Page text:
Is it true that 900,000 people chose to withdraw incapacity benefit claims before being assessed?

by richardhutton

Is it true that 900,000 people chose to withdraw incapacity benefit claims before being assessed?

No it is not.

This is a claim made by Conservative MP Grant Shapps during this week – and repeated by the Telegraph:

“The 878,300 who decided not to have an official assessment of whether they were fit for work was more than a third of the total number of people claiming sickness-related benefits”

According to the DWP’s own statistical analysis, from January this year:

“Since the start of the reassessment process up to May 2012 a total of 603,600 incapacity benefits claimants had been referred for reassessment”

These are Incapacity Benefit claimants set to be assessed by the Coalition government. So, it would be pretty difficult for 800,000+ to have withdrawn claims prior to assessment. It adds:

“8 per cent of incapacity benefits claims that were referred for reassessment had not completed the WCA process by November 2012; of these 3 per cent were closed before a decision was made and 5 per cent were still in progress. 38 per cent of claimants were placed in the WRAG”

This data was only released two months ago.

The Employment Minister, Mark Hoban, discussed the time taken for work capability assessments to be completed, in a Parliamentary questions & answers session, during March 2013: roughly two-thirds of assessments had not been completed within 13 weeks – which clearly allows many temporarily incapacitated people time to recover health. During 2011, 310,270 assessments were completed: 208,360 took longer than 13 weeks. During 2012, 240,260 assessments were completed: 196,050 took longer than 13 weeks.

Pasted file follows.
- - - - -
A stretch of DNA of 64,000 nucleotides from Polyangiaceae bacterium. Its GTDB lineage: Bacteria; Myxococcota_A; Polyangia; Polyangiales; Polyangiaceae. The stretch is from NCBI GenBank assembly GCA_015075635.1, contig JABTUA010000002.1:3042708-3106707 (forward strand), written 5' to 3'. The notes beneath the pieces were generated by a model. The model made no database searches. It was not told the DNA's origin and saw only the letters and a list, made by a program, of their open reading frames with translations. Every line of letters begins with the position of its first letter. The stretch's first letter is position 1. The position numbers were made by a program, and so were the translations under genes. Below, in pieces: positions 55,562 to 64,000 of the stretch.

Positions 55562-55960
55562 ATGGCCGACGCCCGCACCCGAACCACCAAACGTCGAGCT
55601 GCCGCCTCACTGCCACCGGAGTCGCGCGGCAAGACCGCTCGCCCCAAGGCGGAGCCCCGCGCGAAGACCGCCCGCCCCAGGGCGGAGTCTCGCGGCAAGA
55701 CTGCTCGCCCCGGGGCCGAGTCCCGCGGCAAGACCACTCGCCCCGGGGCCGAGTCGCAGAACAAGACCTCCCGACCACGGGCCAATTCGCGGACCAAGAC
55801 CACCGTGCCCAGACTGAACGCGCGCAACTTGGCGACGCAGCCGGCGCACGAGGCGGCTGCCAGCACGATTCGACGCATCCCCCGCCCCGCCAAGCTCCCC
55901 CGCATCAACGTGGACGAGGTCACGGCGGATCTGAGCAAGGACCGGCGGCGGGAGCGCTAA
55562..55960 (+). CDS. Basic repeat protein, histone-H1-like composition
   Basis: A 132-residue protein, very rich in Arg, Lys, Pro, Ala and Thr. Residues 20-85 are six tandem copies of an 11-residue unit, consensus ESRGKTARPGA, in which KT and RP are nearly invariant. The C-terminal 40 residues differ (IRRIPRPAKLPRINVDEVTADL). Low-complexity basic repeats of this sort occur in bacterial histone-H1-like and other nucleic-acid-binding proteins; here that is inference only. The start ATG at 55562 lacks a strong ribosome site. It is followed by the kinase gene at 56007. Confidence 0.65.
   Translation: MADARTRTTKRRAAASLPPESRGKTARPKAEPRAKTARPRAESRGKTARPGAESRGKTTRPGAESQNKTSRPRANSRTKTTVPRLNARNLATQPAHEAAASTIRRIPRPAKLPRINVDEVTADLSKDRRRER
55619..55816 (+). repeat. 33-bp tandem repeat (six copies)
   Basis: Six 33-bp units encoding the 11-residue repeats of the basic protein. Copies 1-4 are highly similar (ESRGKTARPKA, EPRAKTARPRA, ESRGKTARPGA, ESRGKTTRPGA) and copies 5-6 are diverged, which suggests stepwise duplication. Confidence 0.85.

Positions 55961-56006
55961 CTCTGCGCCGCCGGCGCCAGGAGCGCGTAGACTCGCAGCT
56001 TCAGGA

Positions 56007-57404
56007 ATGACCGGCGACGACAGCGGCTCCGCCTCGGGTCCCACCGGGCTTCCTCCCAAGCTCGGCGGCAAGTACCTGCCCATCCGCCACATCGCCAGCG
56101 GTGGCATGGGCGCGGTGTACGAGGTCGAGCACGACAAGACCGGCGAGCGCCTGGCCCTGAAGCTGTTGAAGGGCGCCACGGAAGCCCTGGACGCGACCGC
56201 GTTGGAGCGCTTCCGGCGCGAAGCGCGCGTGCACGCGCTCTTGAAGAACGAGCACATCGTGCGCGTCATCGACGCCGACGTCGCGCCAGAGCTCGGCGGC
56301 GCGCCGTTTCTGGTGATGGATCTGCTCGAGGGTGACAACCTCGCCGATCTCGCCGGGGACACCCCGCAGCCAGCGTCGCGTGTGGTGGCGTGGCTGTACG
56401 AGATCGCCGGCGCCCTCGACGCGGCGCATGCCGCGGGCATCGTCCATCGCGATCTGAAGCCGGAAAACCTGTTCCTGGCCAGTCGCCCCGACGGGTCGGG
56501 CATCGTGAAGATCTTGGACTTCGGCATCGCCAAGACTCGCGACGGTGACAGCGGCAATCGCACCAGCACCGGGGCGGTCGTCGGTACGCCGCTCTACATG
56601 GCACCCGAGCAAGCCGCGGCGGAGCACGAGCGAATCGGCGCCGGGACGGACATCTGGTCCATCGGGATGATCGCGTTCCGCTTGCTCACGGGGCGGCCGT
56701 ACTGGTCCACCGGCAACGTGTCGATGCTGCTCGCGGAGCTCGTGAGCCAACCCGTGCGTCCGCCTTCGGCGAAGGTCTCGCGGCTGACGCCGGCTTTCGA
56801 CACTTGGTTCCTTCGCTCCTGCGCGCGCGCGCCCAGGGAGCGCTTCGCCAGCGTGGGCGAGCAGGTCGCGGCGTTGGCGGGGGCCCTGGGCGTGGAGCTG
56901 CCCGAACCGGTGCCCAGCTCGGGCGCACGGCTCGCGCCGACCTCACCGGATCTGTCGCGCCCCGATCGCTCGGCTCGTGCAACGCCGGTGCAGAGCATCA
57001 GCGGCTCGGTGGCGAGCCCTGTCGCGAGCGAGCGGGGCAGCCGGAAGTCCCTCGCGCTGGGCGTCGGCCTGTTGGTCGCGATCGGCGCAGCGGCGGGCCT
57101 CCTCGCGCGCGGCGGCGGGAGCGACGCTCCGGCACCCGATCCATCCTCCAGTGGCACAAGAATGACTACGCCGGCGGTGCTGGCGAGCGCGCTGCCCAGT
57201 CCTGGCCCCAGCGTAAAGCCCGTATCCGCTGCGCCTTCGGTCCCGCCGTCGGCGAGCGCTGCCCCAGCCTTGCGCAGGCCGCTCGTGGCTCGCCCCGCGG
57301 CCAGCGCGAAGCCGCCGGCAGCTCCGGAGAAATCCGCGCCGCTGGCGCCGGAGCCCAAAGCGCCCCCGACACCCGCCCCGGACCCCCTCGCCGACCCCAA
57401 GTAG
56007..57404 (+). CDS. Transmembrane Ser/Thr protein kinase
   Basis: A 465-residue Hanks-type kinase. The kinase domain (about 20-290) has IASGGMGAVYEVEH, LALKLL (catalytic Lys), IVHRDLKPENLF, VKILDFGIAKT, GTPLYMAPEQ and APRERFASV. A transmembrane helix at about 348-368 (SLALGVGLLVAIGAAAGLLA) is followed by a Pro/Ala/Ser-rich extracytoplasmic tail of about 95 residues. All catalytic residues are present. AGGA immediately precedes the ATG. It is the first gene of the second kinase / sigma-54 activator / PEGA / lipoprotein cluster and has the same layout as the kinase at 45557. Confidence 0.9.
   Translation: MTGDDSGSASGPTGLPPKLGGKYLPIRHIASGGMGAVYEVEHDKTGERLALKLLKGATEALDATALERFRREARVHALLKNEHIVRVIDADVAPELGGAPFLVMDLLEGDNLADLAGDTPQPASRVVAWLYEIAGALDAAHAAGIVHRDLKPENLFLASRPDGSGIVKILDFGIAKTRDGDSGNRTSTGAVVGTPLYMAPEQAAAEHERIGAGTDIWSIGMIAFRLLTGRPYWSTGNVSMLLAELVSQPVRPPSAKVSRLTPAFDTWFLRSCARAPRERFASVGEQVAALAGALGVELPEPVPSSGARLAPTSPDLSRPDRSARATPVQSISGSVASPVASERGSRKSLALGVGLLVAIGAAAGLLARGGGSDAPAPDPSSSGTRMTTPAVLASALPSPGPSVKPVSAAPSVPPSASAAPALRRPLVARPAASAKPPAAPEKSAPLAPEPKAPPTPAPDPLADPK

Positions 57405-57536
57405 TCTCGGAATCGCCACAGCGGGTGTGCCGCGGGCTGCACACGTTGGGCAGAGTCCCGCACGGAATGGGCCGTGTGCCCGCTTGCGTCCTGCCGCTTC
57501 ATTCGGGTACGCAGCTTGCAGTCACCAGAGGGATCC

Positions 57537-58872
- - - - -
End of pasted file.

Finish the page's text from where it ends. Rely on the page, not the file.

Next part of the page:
Hoban added: “figures exclude any time spent in the assessment phase after the WCA decision is made—as is the case for appeals. Claims that are closed before the WCA is completed, and those awaiting a WCA decision, are also excluded”.

It is possible that Shapps meant Employment Support Allowance, rather than Incapacity Benefit – which has had no new claimants since January 2011. From the same January 2013 statistical release cited abve, the DWP note that: “30 per cent of claimants had their claim closed before having a face to face assessment”. However, it goes on to say:

“A sizeable percentage of Employment and Support Allowance claims were closed before a face to face assessment took place and a small proportion were still in progress at the time the data were extracted.

Current data does not allow anything conclusive to be said about the destinations of closed and in progress cases, nor to infer what would have been or would be the outcome of assessment. However, the DWP has published research that investigated why some cases closed before assessment. It found that:

‘An important reason why ESA claims in this sample were withdrawn or closed before they were fully assessed was because the person recovered and either returned to work, or claimed a benefit more appropriate to their situation'”

In other words, the 800-900,000 figure being cited by Smith, Shapps, and the Telegraph is baseless, and almost certainly a complete fabrication. This has not stopped media publications repeating it extensively. As the Telegraph article notes: “The statistics emerged ahead of a raft of controversial changes to the benefits system which will come into force this week “.

These statistics will have been part of a press briefing by the DWP. They function as a Trojan horse, designed to help the government gain sympathy for the appallingly severe impact that its welfare reforms will have upon disabled people. Fraud is rife, certainly – but not among disabled people.

Sue Marsh also received a short interview from Sky News on this announcement, which is well worth watching (via LatentExistence) – probably the key point being the government’s claim that 50%+ of people subject to assessments have been declared fit for work – people who had previously been found ill under the same assessments:


Update: I wasn’t the only person to spot Grant Shapps’ claims for the falsehood they are. For a different analysis of how Shapps was distorting the data, see Declan Gaffney’s short piece: ‘Grant Shapps owes us all a correction and an apology’.